California has largely ignored the modern-day sports betting gold rush sparked in May of 2018, when the U.S. Supreme Court overturned a 26-year old ban on sportsbook operation outside of Nevada.
While major markets like New York, Pennsylvania, and Illinois have been busy legalizing and launching statewide sports betting industries, all is quiet on the western front.
A bill introduced last year languished in the state Legislature without ever escaping the committee debate phase. Earlier this year, a privately funded petition campaign required to add sports betting legalization to the 2020 ballot failed to secure even a single signature.
And while lawmakers had a new bill under consideration during the last legislative session, it also failed to garner any significant traction amidst intense opposition from California’s powerful Native American tribal gambling lobby.
Pechanga Band of Luiseño Indians Back Sports Betting Bill
But that gridlock may have ended last week, when a coalition of 18 tribes led by the Pechanga Band of Luiseño Indians filed paperwork with the state’s Attorney General’s office seeking to add their own referendum to next year’s ballot.
When approved, the tribes can begin circulating petitions for an amendment to the state Constitution officially titled the California Sports Wagering Regulation and Unlawful Gambling Enforcement Act.
From there, a signature campaign would need to garner 997,139 endorsements from registered voters – a figure based on eight percent of the last gubernatorial vote tally – to add a sports betting regulation referendum to the 2020 ballot.
Voters recently used a similar bill-to-ballot process to make Colorado the 18th state to legalize sports betting since the federal ban ended last year.
Stakeholders Speak Out on Controversial Sports Betting Proposal
Mark Macarro, who serves as chairman of the Pechanga tribe, issued the following statement to announce the ballot initiative submission:
“Californians should have the choice to participate in sports wagering at highly regulated, safe and experienced gaming locations.
We are very proud to see tribes from across California come together for this effort, which represents an incremental but important step toward giving Californians the freedom to participate in this new activity in a responsible manner.”
California Nations Indian Gaming Association Supports Sports Betting
California Nations Indian Gaming Association (CNIGA) chairman Steve Stallings added his own statement in support of the proposal:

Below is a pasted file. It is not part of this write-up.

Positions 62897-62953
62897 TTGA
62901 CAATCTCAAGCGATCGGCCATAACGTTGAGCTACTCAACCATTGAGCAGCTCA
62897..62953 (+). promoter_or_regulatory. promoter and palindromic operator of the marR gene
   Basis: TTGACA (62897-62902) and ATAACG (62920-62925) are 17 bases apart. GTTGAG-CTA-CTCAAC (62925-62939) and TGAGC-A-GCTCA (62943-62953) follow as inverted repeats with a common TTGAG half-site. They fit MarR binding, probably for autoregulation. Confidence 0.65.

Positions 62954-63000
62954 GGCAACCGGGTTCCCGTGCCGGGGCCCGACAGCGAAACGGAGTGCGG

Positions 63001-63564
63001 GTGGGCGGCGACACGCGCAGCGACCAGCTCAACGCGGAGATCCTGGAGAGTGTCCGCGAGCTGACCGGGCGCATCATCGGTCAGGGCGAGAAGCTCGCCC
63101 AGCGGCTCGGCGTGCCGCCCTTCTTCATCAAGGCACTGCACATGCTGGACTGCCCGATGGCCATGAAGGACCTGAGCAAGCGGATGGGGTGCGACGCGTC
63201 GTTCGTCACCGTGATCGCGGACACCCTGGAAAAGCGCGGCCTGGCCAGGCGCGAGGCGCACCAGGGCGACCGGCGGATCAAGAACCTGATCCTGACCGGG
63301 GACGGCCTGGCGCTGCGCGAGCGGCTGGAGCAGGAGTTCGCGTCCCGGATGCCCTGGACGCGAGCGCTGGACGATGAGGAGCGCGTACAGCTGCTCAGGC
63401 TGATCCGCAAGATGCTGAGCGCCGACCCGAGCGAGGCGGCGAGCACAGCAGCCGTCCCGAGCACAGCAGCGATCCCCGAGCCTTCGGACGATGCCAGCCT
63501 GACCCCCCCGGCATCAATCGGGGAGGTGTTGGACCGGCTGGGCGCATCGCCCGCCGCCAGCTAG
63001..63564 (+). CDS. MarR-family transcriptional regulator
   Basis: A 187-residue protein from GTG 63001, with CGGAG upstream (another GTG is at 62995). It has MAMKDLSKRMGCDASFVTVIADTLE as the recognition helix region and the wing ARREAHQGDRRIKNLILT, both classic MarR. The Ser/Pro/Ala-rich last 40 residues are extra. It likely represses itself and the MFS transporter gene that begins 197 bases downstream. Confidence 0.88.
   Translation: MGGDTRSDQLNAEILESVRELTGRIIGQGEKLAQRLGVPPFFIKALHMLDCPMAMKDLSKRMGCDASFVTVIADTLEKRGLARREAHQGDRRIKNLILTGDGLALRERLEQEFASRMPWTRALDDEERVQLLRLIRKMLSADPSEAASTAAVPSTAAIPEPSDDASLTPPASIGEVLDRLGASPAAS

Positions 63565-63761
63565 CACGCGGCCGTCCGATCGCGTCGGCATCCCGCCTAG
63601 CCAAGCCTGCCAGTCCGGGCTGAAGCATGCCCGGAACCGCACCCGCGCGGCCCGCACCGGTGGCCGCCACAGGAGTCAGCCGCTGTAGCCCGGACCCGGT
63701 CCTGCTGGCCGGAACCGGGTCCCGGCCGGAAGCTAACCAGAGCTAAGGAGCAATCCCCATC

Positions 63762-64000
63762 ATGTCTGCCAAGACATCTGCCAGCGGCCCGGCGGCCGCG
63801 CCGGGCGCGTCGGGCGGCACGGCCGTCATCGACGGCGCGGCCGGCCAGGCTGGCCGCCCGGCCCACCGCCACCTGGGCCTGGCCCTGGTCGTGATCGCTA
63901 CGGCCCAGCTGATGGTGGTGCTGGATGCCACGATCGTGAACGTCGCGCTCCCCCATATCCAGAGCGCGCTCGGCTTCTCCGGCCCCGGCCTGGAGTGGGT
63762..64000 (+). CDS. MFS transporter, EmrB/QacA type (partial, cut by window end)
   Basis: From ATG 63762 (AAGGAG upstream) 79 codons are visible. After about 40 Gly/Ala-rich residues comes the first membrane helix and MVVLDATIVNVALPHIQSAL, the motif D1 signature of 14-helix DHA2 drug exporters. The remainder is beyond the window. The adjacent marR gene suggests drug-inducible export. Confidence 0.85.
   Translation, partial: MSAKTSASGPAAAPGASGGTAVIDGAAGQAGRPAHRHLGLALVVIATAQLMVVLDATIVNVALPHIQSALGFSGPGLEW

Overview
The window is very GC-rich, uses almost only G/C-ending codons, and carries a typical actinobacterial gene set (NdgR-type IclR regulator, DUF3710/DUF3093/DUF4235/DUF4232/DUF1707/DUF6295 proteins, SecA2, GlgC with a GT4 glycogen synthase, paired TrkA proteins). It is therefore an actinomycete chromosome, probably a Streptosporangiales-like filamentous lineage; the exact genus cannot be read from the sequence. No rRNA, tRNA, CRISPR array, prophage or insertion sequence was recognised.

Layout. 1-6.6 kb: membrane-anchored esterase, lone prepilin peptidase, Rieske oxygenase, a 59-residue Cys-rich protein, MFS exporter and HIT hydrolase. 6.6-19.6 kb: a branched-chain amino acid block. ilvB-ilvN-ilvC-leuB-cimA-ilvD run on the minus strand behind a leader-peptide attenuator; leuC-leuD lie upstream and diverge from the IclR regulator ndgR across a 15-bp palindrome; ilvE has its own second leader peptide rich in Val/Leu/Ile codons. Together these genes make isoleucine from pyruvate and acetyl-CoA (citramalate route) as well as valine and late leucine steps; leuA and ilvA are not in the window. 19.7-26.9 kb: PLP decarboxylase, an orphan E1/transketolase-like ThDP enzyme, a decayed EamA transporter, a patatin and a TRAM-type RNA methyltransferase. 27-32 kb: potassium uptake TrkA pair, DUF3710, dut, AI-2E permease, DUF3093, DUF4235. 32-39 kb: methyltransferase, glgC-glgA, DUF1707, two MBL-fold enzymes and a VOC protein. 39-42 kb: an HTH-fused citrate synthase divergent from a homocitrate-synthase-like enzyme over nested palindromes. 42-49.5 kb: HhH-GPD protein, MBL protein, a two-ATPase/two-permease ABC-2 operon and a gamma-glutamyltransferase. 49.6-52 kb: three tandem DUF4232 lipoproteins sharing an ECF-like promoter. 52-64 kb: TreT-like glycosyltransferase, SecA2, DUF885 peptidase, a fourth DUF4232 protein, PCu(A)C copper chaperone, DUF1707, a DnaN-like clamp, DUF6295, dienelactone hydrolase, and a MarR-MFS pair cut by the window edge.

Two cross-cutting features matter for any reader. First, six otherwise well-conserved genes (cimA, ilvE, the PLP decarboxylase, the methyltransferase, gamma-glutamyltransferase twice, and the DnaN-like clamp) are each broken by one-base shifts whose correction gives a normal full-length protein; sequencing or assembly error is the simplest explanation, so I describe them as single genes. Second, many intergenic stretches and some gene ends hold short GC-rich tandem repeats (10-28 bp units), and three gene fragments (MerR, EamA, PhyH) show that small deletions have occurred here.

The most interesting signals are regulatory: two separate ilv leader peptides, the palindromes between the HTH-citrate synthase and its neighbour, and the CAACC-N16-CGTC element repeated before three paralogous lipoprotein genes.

“The tribally sponsored initiative filed today to amend California’s Constitution so as to authorize and regulate sports wagering is the best example of well-written and responsible sports betting policy presented to date.
A strong, well-regulated gaming industry is of utmost importance to California’s tribal governments and the public.
This initiative allows sports wagering in a responsible manner and provides for transparency and strict regulation.”
Under the proposal, sports betting in California would be exclusively operated by tribal gaming entities. The Golden State is home to 69 tribally run casinos and card rooms, and the industry generates $7 billion in annual revenue.
Until recently, all casino-style gambling in the state was controlled by dozens of tribes, but commercial card clubs have increasingly exploited loopholes in the law to offer “player-banked” versions of blackjack, baccarat, and other table games.
California Gaming Association president Kyle Kirkland, who represents the commercial card club lobby, told the Los Angeles Times that any bill limiting sports betting to tribal casinos wouldn’t be in the state’s best interest:
“We would be disappointed at any initiative that allowed sports betting but that didn’t include card clubs.”
Hurdles Remain as Tribes Remain Hesitant on iGaming
Another factor working against California’s snail-paced embrace of legal sports betting stems from the tribes’ adamant opposition to all forms of online gambling.
Tribal coalitions have consistently blocked any effort to regulate online poker and casino games in the state, but most states that have set up successful sports betting industries to date rely heavily on online / mobile wagering. Predictably, under the tribes’ proposal, sportsbooks would be forced to limit their operations to brick and mortar bet shops only.
Speaking as part of a recent panel discussion on tribal gaming’s future, Mark Maccaro confirmed that any move to make online / mobile sports betting legal might open the floodgates to full-fledged iGaming:
“If that were to happen, we think, in California, it could potentially be a disaster.
So, we have a lot of tribal leaders in California who are worried about that.”
Tribal gaming advisor and Pechanga.net editor Victor Rocha moderated the panel, and according to him, California tribes won’t be bullied by the industry at large into any gambling expansion efforts that could put their existing interests at risk:
“Everyone seems to want sports betting, and it’s being led by the industry, by the sports leagues and by the media companies.
The industry is saying ‘Go, go, go!’ and we’re saying ‘slow, slow, slow.’”